(CNN) — The dream of boarding an electric commercial passenger airplane and flying from A to B with minimal carbon emissions has taken a step closer to reality with the announcement of a new aircraft that could be operational within three years.
Cranfield Aerospace Solutions (CAeS) said Monday it is working on developing the UK's first all-electric powered aircraft, with commercial flights coming as early as 2023. Experts will work to convert a nine-seat Britten-Norman -- an aircraft often used for short flights between islands -- by integrating an hybrid-electric propulsion system into the vehicle.
The aircraft will be capable of taking off and flying short routes fully electric, a spokeswoman for Cranfield University confirmed to CNN, while a low emission engine will work to recharge the aircraft's batteries during the flight.
The Project Fresson program is funded by a £9 million ($11.7 million) grant from the UK government, according to a press statement released on behalf of CAeS, a subsidiary of Cranfield University.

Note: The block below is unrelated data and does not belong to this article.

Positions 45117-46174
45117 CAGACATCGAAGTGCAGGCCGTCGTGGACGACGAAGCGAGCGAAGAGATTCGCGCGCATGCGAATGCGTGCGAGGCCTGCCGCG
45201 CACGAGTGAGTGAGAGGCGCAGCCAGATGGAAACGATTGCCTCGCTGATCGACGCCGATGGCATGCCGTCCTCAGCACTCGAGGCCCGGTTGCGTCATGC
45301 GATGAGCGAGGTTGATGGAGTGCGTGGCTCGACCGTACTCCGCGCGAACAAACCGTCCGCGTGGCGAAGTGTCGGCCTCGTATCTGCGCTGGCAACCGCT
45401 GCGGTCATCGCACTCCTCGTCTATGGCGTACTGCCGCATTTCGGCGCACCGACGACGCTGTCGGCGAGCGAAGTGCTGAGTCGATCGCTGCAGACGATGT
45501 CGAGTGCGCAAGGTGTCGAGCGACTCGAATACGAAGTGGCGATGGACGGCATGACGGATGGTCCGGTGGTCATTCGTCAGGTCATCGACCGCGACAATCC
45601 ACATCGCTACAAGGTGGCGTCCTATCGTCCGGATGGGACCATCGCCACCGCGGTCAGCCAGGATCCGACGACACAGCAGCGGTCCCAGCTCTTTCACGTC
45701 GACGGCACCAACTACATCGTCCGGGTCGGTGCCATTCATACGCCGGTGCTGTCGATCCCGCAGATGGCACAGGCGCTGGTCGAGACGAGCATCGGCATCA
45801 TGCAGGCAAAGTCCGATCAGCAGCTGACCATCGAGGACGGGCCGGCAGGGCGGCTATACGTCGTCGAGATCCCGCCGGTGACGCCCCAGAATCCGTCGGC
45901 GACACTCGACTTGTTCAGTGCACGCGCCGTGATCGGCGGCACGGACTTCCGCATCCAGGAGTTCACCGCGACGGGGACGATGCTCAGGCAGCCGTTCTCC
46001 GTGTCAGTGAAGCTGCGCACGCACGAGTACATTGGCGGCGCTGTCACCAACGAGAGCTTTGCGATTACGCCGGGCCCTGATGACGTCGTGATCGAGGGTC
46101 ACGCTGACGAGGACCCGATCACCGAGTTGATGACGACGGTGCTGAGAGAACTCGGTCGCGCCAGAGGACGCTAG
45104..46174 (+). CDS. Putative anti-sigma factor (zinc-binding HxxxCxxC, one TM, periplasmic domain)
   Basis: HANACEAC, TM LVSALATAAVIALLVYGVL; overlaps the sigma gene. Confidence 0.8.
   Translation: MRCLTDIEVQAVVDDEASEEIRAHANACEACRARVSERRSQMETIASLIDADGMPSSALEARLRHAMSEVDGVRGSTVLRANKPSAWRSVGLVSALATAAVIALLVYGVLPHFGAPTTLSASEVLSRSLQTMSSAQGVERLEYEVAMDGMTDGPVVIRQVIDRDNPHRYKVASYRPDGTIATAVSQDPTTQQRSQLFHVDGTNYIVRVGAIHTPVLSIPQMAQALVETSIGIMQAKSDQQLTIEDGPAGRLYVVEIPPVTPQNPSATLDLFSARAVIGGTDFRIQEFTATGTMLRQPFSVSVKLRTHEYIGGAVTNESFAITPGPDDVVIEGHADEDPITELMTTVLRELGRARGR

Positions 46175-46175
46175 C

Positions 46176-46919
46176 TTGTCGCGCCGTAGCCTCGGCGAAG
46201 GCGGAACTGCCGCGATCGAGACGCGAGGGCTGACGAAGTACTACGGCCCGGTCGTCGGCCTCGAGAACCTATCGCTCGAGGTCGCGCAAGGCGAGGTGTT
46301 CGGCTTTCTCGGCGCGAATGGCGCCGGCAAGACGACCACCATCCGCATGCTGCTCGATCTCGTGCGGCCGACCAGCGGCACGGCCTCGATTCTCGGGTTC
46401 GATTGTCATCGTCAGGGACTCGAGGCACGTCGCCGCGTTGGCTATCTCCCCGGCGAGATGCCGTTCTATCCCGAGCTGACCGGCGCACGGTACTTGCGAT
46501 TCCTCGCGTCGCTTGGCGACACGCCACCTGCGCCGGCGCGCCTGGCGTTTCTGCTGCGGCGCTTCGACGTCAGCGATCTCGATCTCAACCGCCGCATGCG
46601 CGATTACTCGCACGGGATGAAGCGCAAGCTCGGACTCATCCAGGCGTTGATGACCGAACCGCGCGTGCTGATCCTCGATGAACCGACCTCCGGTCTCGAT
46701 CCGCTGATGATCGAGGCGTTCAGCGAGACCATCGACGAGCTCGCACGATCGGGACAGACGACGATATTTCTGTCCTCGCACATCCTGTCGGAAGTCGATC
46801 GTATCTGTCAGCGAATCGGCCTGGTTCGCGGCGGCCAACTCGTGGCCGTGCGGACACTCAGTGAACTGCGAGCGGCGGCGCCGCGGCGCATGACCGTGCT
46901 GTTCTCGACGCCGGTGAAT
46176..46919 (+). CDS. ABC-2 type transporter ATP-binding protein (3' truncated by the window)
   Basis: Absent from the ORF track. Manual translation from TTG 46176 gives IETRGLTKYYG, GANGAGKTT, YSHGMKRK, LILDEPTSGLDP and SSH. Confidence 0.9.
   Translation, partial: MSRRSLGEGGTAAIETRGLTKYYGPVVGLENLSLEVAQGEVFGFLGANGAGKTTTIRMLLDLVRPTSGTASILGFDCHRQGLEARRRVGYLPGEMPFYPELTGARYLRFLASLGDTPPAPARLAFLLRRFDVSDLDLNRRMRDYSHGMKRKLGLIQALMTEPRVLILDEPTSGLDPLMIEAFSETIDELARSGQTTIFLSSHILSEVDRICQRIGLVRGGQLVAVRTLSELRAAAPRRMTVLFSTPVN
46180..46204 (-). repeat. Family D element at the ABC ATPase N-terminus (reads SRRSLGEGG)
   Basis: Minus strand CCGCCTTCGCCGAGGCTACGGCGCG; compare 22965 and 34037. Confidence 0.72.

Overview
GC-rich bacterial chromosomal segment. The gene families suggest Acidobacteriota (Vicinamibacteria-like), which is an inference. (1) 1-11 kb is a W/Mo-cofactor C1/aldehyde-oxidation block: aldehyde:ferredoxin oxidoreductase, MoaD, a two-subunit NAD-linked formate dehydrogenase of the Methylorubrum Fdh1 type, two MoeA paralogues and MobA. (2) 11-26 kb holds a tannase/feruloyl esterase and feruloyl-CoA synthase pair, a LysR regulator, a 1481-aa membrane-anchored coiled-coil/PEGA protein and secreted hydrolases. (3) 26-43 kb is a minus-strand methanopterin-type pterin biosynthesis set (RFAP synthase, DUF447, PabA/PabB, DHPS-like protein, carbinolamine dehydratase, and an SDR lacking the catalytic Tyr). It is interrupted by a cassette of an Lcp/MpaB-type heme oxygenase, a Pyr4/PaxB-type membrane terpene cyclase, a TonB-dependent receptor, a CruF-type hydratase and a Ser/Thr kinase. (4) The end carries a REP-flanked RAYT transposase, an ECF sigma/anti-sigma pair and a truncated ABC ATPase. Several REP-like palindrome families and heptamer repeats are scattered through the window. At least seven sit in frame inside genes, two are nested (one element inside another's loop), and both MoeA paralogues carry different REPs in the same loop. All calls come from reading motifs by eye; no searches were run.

The aircraft itself will come from British manufacturer Britten-Norman, while the vehicle's power management system will be supplied by Rolls-Royce.
The electric motor will come from the Denis Ferranti Group, with batteries from Delta Motorsport.
Flights on the hyrbid aircraft are initially expected to take place between Scotland's mainland and its Orkney archipelago, a spokeswoman for Cranfield University told CNN. It could be adopted around the country and further afield, she added.
The spokeswoman told CNN that the project has received strong interest from operators. She said that Scottish carrier Loganair could soon be using the aircraft, with commercial flights starting in 2023.
Paul Hutton, CEO of CAeS, has said the development will accelerate a "green transport revolution."
As travelers grow increasingly aware of the impact of aviation emissions on the environment, industry experts and airlines are trying to improve the environmental credentials of air travel and reduce their carbon footprint. Meanwhile, Airbus is working on the E-Fan X hybrid-electric project and also created a concept aircraft with a design that mimics a bird of prey, with plans to make it a hybrid-electric turbo-propeller aircraft. In July, Los Angeles-based aviation company Ampaire announced it would start testing aircraft partly powered by electricity on some commercial routes later in 2019.